January 3, 2017: Hippocampus
https://www.readbyqxmd.com/read/28049647/regulating-the-suprachiasmatic-nucleus-scn-circadian-clockwork-interplay-between-cell-autonomous-and-circuit-level-mechanisms
#9
REVIEW
Erik D Herzog, Tracey Hermanstyne, Nicola J Smyllie, Michael H Hastings
The suprachiasmatic nucleus (SCN) is the principal circadian clock of the brain, directing daily cycles of behavior and physiology. SCN neurons contain a cell-autonomous transcription-based clockwork but, in turn, circuit-level interactions synchronize the 20,000 or so SCN neurons into a robust and coherent daily timer. Synchronization requires neuropeptide signaling, regulated by a reciprocal interdependence between the molecular clockwork and rhythmic electrical activity, which in turn depends on a daytime Na(+) drive and nighttime K(+) drag...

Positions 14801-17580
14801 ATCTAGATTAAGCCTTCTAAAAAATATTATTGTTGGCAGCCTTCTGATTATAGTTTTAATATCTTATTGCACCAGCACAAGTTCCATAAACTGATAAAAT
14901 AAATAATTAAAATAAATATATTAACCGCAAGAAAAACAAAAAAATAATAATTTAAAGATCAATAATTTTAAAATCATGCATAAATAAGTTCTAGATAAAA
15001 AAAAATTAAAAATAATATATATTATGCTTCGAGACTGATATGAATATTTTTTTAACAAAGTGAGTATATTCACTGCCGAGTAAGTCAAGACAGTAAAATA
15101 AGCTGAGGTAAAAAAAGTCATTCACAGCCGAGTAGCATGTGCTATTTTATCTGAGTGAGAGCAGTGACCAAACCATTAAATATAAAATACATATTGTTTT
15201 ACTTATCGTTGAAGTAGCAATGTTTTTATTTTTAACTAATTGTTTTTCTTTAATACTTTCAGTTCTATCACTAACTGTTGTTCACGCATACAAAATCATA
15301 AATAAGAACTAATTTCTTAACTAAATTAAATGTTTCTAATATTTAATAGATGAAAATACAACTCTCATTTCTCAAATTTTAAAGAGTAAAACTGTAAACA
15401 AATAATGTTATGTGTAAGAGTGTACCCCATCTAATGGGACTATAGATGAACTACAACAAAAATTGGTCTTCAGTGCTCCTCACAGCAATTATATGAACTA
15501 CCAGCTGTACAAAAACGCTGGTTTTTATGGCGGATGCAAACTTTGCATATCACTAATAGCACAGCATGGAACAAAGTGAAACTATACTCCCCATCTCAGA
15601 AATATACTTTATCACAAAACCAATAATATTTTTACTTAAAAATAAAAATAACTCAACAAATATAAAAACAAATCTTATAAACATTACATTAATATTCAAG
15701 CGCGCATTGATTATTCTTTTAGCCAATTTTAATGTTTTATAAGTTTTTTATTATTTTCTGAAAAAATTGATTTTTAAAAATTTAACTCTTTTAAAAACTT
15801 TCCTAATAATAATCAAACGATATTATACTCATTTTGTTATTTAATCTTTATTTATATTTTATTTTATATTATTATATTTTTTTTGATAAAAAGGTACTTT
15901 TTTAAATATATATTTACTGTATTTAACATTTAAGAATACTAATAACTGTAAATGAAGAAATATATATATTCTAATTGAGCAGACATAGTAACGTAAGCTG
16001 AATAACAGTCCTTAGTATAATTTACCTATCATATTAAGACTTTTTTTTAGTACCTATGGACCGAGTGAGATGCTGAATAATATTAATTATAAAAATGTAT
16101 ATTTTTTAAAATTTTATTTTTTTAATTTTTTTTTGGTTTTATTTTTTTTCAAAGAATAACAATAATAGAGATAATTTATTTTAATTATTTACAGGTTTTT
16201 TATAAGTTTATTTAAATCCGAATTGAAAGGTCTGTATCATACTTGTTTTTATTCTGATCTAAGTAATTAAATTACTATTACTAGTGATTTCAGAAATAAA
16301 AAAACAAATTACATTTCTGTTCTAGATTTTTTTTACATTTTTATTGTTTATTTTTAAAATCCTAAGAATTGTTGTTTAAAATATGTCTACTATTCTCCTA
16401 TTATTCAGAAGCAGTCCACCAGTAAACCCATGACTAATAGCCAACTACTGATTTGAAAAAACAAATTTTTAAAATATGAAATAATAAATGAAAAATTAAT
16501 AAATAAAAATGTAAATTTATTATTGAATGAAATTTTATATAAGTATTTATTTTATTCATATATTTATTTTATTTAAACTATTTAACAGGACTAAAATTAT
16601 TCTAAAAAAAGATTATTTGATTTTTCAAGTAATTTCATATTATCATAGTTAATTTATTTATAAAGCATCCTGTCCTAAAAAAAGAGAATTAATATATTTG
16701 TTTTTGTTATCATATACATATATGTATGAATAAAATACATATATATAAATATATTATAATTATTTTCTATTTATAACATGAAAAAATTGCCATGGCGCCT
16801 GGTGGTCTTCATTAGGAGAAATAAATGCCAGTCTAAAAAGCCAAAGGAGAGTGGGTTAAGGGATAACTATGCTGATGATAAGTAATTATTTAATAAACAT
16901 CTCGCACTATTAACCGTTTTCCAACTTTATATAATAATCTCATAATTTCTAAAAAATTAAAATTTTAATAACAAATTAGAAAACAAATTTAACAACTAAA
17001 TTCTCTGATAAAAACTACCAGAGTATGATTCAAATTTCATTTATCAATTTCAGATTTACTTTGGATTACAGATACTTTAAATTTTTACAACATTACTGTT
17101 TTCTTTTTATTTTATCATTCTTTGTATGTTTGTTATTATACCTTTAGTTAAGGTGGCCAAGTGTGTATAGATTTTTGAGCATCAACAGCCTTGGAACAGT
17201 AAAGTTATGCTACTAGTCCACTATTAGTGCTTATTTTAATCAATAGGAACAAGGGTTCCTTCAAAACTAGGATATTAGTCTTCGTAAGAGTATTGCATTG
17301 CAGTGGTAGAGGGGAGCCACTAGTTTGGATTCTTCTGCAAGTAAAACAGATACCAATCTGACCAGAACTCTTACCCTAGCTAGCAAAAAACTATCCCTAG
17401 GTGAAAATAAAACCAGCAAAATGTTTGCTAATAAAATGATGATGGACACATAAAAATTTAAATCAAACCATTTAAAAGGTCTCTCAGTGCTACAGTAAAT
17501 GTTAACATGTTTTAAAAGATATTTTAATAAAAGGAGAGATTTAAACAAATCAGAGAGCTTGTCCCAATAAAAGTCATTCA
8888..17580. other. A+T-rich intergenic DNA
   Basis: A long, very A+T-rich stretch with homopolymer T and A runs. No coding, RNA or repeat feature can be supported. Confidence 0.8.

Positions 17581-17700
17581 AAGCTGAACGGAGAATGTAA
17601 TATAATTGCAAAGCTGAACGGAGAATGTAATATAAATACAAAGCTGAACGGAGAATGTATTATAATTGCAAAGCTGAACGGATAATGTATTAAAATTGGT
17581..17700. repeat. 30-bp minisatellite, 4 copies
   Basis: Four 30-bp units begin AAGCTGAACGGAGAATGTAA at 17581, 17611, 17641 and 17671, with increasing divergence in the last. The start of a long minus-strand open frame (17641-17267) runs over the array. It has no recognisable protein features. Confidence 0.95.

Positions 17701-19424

January 3, 2017: Cold Spring Harbor Perspectives in Biology
https://www.readbyqxmd.com/read/28043892/genetic-influences-on-functional-connectivity-associated-with-feedback-processing-and-prediction-error-phase-coupling-of-theta-band-oscillations-in-twins
#10
Şükrü Barış Demiral, Simon Golosheykin, Andrey P Anokhin
Detection and evaluation of the mismatch between the intended and actually obtained result of an action (reward prediction error) is an integral component of adaptive self-regulation of behavior. Extensive human and animal research has shown that evaluation of action outcome is supported by a distributed network of brain regions in which the anterior cingulate cortex (ACC) plays a central role, and the integration of distant brain regions into a unified feedback-processing network is enabled by long-range phase synchronization of cortical oscillations in the theta band...
December 30, 2016: International Journal of Psychophysiology
https://www.readbyqxmd.com/read/28042984/transcranial-direct-current-stimulation-modulates-offline-visual-oscillatory-activity-a-magnetoencephalography-study
#11
Elizabeth Heinrichs-Graham, Timothy J McDermott, Mackenzie S Mills, Nathan M Coolidge, Tony W Wilson